The Hanna Holborn Gray Fellowships offer funded independent research in the humanities. We're highlighting the research of this year's fellows in a series of online profiles.
Regan Riehl '24
Major: Literatures in English and Theater
"Yet There Be Method In’t: An Interdisciplinary Investigation of Hamlet Adaptations and the Adaptive Process"
Abstract: This project is an interdisciplinary investigation of theatrical Hamlet adaptations and the adaptive process, examining how playwrights reshape and reimagine Shakespeare's story. Adaptation facilitates a conversation between the adaptive playwright, past playwrights, characters, and the crowd that places Hamlet adaptations in an interconnected web with each other, forming a complex relationship where past plays both serve as a foundation for adaptive playwrights and propel them to explore new terrain. In looking at adaptations like James Ijames’ Fat Ham, Heiner Müller’s Hamletmachine, and David Ives’ Words, Words, Words, this project also uncovers the structural and cyclical aspects that make Hamlet a compelling source for adaptation. My research focuses on the symbiotic relationship between scholarship and creative work. Alongside traditional research, I have also written Butterball, an original theatrical adaptation of Hamlet. Focusing on the sibling relationship between Ophelia and Laertes, Butterball follows the imagined futures Ophelia envisions, breaking down the narrative structures that holds them and their shared trauma. By engaging in the creative process as a playwright, this research unearths the irrational elements of adaptation that cannot be fully captured through scholarly analysis alone.
Was there anything surprising about the work you did?
There is this idea in theatre that an artist identifies themselves, identifies the figure of the character, and the ultimate rendering of that character from the space where they meet. This idea informed my research in many ways—both in substance and in process. By identifying myself as a researcher and myself as an artist, I found a space where I could live between the two. In doing so, I could navigate the differing demands of the research, breaking down the boundary between these two disciplines so that they could be made of the same fiber. Of course, this process is messier in practice than on paper. Implementing what you learn in researching the adaptive process for playwrights is not as simple as following a series of steps. The work needs the opportunity to breathe so that it can grow. It became this constant balance between converging my processes and leaving space for diverges that can reveal new truths. In a way, I was not only writing an adaptation of Hamlet, but adapting my own research for the stage.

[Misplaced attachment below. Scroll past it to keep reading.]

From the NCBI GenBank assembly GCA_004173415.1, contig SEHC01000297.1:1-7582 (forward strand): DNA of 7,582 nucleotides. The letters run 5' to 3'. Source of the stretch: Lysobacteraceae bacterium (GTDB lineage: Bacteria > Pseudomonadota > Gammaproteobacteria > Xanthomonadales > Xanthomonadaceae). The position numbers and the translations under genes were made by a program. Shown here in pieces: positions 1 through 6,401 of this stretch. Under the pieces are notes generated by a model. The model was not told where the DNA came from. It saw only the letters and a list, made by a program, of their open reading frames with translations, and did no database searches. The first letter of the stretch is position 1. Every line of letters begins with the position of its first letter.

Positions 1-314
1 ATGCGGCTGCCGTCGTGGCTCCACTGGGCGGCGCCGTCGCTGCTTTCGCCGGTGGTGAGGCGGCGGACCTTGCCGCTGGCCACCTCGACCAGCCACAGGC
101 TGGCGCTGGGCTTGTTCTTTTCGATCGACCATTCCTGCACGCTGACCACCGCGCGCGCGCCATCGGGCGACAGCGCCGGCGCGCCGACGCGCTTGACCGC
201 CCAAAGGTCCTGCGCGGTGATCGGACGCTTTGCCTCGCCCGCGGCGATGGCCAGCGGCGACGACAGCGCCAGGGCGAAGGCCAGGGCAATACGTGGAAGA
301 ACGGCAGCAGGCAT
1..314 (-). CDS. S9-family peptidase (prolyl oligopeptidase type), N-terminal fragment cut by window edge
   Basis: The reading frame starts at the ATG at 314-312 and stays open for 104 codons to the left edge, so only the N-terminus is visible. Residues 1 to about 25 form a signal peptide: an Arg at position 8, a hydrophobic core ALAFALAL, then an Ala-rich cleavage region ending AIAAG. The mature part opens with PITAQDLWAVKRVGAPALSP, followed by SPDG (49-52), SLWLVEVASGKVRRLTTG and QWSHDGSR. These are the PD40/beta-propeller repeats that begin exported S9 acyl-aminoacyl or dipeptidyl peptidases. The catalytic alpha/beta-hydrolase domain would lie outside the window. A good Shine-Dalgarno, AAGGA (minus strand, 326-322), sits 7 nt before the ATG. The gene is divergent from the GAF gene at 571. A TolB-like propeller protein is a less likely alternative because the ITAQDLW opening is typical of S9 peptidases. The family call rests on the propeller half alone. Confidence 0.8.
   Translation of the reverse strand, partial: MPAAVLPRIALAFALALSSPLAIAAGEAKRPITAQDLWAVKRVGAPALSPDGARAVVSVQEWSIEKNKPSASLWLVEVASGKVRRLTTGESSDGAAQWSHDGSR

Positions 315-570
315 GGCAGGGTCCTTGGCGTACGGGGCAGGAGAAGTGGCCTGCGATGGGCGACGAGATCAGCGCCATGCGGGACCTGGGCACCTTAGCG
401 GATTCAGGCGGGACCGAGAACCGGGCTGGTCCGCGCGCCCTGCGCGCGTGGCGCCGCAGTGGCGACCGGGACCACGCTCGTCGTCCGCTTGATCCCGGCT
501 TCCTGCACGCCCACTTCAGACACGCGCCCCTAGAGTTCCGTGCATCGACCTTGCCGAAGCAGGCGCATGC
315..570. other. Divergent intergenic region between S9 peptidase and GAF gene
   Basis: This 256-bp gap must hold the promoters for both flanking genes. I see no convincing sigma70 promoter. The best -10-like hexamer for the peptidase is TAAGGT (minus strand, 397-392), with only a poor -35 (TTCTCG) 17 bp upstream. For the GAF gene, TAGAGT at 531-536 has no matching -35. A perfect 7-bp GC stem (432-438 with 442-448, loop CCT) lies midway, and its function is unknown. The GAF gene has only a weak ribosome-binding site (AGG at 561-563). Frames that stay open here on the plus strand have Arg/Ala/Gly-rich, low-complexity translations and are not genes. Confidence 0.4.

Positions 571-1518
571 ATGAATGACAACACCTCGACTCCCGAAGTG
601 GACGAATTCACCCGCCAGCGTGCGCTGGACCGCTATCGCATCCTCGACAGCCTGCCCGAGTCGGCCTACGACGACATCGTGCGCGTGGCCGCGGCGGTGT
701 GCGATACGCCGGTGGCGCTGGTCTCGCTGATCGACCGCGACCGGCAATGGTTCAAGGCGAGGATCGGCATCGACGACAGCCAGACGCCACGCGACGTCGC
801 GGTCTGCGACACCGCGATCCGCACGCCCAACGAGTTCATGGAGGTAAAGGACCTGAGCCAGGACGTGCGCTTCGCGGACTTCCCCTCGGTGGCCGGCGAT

How will you use your research in future studies?
I plan on writing my senior thesis on this topic, taking a closer look at James Ijames’ Fat Ham. By looking at how Ijames engages in the adaptive process, converging and diverging from the text, I will investigate how his work uses and changes Hamlet. My research will also help me as I continue with my creative work. As a playwright, exploring adaptation allows us to create something new from the old, placing both pieces in a strange temporal place where time folds on itself. This is not unlike the nature of theatre itself, which requires artists to revisit and reimagine works written long before the curtain rises. I also believe that keeping these conversations of adaptation in mind will be crucial as I collaborate with other artists to bring one of my adaptive works to the stage in Spring 2023. This process will only expand upon my research, allowing me to see how the adaptive process carries through into a production.
How did you choose your topic?
As someone who is both an English student and a theatremaker, I have always been surprised at the division between these two fields. Both require paying attention to a text, but they approach this process differently. What is helpful to a student engaging in literary criticism might be less valuable to those who look to embody the text. But what if we broke down this boundary? What ideas can emerge when we acknowledge plays as both literary works and works designed for embodiment? Shakespeare was a natural starting ground for approaching this question, as it sits in this delightful place between the two disciplines. As an artist who works with adaptation, I also considered how adaptive playwrights must investigate the source material to transform it. This process is personal and one that folds into my questions about the divisions between these fields.
The Hanna Holborn Gray Fellowships offer funded independent research in the humanities. Each summer, Bryn Mawr College awards up to 15 students a summer fellowship of $4,500 to undertake an independent research project in the humanities or humanistic social sciences. The research may either be the beginning of the senior thesis or a project that stands alone, but is relevant to their intellectual interests and must be supported by a faculty advisor.